The Reason I Jump

Have you read "The Reason I Jump", the book written by the autistic child If so, what were your thoughts about it? My wife first brought this book to my attention last month, and shortly thereafter I saw the Daily Show interview with David Mitchell, author of Cloud Atlas and translator of The Reason I Jump. I swiped my wife’s Kindle and read it in roughly 24

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Homicide: A Year on the Killing Streets

A few years ago I joined a book club. Not one of those new-fangled Internet discussions groups, but a real-life, old-school book club, where participants gather monthly, eat pita chips, and grudgingly confess to not finishing the novel. Occasionally the other members are even so foolish as to let me pick the book. Such was the case with this month's

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Booklist 2011

Today in the Tournament of Books, it's Model Home by Eric Puchner vs. Super Sad True Love Story by Gary Shteyngart, with the verdict rendered by .... me? Wait, seriously? Who let me do literary criticism? Well anyway, mistakes were made and I think it's best we just move on. But I am going to check two novels off my

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Booklist 2011 – Suggestions Sought

In 2005 I asked readers of defective yeti to pick a year's worth of books for me. They did, and I wound up reading some of the best literature of my life. I still harken back to the comments that entry when I am in need of a novel to devour. I haven't been reading as much in recent years,

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Books: Twilight

Warning: spoilers ahoy. I can't believe I read the whole thing. The Queen is also unable to believe I read the whole thing. She reacts to bad literature the way most do to curdled milk, spitting it out the moment she realizes what she is imbibing. And so, 30 pages into Twilight, she tossed the book over to my side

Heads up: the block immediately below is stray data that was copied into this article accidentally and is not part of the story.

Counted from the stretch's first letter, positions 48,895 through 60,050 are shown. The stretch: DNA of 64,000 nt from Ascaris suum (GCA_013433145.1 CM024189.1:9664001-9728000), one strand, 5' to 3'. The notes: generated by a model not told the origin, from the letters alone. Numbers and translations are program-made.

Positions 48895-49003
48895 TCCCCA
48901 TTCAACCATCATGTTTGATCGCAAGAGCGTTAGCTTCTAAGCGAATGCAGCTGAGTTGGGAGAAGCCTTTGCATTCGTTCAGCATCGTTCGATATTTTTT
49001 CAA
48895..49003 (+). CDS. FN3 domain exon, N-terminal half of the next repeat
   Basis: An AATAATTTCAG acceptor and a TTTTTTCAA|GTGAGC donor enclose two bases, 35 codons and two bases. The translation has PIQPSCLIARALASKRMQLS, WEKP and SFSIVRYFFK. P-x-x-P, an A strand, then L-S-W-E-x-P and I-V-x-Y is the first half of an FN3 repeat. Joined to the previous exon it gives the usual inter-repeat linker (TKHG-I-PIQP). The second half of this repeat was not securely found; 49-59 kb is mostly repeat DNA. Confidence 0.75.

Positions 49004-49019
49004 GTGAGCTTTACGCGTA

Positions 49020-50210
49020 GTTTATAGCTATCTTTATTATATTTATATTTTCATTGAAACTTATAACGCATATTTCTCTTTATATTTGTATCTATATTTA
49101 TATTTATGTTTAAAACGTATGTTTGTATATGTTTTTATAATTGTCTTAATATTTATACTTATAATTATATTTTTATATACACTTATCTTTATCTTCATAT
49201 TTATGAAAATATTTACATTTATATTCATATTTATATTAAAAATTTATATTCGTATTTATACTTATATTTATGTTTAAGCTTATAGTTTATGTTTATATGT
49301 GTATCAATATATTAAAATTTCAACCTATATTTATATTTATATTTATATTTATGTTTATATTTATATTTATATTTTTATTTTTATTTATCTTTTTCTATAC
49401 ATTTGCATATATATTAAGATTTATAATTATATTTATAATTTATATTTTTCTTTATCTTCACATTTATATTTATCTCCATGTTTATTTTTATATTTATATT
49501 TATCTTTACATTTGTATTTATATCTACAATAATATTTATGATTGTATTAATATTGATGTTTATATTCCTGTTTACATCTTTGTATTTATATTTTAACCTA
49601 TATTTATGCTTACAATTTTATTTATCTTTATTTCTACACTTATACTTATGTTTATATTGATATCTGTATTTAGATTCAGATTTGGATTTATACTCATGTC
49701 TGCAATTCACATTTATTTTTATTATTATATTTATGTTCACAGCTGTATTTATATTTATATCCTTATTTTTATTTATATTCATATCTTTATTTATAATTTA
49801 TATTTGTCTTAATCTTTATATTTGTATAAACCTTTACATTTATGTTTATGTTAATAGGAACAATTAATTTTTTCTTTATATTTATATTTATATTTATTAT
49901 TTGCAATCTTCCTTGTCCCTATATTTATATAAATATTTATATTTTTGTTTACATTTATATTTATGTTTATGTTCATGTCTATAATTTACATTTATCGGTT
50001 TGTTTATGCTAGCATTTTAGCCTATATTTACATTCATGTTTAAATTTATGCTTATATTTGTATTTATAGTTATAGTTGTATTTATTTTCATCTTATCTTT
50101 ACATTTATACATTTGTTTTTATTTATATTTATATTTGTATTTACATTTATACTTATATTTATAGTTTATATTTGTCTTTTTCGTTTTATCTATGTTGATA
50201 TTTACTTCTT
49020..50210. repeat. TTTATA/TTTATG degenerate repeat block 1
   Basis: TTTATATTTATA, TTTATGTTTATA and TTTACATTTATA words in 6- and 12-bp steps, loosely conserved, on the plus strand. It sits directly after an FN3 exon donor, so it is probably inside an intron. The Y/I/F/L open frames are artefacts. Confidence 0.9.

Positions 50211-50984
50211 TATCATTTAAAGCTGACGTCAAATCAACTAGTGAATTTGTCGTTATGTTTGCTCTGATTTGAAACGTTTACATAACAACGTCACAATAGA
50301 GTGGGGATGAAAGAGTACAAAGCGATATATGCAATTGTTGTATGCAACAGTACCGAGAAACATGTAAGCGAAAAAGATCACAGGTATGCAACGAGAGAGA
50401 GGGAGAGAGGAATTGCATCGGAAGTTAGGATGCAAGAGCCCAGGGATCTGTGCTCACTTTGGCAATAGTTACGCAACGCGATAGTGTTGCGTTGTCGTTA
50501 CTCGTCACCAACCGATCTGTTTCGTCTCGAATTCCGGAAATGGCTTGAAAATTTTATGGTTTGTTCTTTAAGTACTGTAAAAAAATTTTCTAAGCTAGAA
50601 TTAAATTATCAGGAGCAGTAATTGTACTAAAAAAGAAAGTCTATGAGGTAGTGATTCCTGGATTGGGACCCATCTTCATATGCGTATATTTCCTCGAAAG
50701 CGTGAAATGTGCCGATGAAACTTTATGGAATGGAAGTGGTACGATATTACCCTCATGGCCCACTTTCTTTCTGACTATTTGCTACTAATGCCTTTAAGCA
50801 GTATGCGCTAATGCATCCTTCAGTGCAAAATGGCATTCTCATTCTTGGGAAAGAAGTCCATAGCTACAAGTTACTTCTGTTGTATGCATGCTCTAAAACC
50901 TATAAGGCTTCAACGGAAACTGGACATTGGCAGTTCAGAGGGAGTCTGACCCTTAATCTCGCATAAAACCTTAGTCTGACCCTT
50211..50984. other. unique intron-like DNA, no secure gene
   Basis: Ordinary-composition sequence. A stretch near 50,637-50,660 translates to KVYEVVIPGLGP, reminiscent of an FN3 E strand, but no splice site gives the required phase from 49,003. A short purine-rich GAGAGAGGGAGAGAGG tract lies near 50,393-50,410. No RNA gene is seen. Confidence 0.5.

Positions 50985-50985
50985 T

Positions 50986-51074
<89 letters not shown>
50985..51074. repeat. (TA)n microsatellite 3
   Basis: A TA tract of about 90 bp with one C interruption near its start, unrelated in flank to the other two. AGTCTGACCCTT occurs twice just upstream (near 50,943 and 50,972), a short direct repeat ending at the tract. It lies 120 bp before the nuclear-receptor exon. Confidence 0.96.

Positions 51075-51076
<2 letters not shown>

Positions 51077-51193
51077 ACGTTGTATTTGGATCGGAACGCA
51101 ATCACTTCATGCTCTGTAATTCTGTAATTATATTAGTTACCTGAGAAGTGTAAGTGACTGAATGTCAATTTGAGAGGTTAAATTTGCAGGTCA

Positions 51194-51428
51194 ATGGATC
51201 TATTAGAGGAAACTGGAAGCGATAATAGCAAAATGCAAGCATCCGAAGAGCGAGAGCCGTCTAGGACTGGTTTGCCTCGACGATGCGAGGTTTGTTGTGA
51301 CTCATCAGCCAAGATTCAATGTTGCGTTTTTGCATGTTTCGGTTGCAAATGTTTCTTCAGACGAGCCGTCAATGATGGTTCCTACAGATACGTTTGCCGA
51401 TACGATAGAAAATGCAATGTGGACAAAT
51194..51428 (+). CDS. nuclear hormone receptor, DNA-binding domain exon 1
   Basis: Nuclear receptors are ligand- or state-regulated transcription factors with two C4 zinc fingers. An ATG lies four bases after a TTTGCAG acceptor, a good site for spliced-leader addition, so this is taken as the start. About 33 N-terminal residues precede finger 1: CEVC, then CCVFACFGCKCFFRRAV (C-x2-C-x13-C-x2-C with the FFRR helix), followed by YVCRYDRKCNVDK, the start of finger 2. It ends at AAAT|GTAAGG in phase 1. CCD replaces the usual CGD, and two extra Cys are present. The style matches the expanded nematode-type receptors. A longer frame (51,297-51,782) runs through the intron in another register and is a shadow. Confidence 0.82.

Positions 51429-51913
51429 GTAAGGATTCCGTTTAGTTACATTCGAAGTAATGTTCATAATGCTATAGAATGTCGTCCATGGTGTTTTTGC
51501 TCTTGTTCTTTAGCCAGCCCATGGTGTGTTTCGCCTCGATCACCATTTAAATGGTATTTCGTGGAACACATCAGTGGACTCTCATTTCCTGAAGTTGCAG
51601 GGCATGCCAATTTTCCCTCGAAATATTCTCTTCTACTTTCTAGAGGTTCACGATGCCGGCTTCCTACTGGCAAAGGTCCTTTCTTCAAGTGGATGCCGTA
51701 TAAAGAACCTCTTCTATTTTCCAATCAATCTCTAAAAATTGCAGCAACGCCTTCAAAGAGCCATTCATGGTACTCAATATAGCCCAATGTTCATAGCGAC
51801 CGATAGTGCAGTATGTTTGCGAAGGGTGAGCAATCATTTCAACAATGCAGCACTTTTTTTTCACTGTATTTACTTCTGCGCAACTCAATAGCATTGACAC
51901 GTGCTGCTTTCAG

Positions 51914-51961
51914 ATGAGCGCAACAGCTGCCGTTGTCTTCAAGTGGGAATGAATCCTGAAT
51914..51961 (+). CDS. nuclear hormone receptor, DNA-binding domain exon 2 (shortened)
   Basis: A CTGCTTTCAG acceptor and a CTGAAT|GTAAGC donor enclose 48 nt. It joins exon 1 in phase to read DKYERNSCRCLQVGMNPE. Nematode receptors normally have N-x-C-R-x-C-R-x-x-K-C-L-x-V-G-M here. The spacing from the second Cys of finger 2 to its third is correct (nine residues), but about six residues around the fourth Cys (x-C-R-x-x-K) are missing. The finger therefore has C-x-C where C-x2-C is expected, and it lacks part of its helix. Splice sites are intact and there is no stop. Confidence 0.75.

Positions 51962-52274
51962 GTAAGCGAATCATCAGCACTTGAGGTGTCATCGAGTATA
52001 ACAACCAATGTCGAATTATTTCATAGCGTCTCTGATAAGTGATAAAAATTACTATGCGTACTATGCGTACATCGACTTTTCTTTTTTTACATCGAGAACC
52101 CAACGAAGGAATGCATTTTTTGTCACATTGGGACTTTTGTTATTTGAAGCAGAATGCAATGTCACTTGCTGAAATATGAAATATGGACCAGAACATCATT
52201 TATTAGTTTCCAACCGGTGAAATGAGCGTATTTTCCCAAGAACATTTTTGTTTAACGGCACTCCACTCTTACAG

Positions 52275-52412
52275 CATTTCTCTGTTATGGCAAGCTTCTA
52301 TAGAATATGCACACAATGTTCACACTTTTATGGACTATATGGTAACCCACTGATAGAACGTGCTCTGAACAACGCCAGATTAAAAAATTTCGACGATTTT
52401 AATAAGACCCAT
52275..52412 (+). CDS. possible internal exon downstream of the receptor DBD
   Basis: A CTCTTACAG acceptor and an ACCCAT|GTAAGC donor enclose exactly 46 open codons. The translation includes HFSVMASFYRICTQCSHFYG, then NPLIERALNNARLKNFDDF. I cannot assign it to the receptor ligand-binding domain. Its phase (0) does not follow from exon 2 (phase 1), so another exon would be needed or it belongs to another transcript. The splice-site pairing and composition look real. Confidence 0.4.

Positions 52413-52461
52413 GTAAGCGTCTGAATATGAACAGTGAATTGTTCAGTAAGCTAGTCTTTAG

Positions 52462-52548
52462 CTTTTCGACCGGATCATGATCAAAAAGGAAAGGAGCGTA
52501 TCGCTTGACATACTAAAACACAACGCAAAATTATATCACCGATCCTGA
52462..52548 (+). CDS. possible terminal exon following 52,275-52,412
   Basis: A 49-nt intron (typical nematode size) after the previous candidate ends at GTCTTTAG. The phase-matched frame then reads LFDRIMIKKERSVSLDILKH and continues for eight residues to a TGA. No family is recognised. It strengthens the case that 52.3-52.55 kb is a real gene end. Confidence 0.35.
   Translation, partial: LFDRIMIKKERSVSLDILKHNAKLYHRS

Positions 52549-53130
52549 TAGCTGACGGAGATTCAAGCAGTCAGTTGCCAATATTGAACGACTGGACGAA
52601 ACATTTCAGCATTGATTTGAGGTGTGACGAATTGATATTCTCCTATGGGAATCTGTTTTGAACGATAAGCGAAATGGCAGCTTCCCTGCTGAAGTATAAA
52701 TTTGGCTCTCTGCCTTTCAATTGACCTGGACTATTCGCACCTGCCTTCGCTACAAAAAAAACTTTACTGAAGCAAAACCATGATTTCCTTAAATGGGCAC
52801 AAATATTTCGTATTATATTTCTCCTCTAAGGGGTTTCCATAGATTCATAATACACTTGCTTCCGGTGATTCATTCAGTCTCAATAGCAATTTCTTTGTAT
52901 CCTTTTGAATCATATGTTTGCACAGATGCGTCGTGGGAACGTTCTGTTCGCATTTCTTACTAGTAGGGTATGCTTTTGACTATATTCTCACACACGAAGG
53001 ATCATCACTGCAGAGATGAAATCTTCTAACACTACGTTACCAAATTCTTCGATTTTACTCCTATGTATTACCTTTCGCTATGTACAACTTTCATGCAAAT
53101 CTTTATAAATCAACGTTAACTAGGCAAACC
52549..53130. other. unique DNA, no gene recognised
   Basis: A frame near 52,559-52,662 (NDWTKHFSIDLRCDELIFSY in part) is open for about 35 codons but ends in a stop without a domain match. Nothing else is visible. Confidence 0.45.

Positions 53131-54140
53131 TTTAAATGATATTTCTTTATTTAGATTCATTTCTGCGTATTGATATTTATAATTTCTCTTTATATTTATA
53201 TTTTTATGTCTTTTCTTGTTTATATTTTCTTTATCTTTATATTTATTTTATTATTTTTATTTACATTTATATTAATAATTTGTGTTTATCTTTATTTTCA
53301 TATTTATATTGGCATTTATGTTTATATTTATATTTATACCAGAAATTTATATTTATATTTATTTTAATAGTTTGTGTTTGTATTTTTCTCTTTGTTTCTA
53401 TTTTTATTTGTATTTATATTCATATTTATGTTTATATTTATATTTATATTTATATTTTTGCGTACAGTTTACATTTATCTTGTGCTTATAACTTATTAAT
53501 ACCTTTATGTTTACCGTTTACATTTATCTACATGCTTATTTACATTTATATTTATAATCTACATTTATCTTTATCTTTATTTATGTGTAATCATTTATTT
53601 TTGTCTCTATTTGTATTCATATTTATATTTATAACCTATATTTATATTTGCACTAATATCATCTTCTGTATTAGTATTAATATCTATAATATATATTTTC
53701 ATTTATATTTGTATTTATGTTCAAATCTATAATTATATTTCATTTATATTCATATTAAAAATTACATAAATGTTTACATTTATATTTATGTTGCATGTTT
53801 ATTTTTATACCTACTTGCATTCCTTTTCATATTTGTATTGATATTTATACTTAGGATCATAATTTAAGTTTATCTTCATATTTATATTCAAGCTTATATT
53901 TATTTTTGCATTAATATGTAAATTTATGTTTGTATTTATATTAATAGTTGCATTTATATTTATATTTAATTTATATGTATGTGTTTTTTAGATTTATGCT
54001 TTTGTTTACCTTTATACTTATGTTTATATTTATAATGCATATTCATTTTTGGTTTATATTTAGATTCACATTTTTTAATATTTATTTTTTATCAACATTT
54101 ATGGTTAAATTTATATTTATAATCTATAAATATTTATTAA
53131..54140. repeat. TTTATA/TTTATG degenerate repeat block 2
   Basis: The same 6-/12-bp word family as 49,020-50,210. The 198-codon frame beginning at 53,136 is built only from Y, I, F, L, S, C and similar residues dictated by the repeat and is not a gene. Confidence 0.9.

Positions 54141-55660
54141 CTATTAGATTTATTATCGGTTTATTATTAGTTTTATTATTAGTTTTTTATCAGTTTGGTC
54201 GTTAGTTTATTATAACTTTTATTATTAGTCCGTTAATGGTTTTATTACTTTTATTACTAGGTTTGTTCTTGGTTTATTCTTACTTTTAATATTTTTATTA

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Books: The Ruins

There are many qualities for which one might recommend a novel . Profundity. Innovation. Eloquence. Erudition. A book may skimp in one nor two elements, but make up for it by excelling in other areas. Take, for instance, The Ruins by Scott Smith. Here's a book which, on a scale of 1 to 10, scores about a 2 in every

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Things I Learned About My Dad (in therapy)

Things I Learned About My Dad (in therapy), a compendium of essays on fatherhood headed up by Dooce's Heather Armstrong, hits stores today. I contributed a chapter, with the caveat that it not follow any of those of the other writers (as they are all so astoundingly talented that mine would pale in comparison), and also not come first. I'm

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Books: A Day In the Life

So I'm at a get-together the other day, and someone mentions The Beatles, and someone else asks, "When did 'The Beatles' really start to exist? Is it when Ringo joined the group? When John, Paul, and George got together? When John and Paul met?" And I said, "Really, The Beatles, as an entity, consisted of five people, and would be

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Books: Red Mars

Red Mars, the first book in Kim Stanley Robinson's sprawling epic about the terraforming and colonization of Mars, is epitomized by two passages. The first is found on page 102, shortly after the first settlers arrive on the barren planet:The stacked crate walls made a ramp to drive the tractor off the lander. They didn't look strong enough, but that

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Book And Movie: The Prestige

Some people like books about cats that solve mysteries. Some people like books about rugged individuals wandering post-apocalyptic America. Me, I like books about magicians, escape artists, and mediums, set in eras when such professions were respectable. Thus my fondness for The Adventures of Kavalier and Clay, Carter Beats the Devil, Girl in the Glass (and why I will presumably

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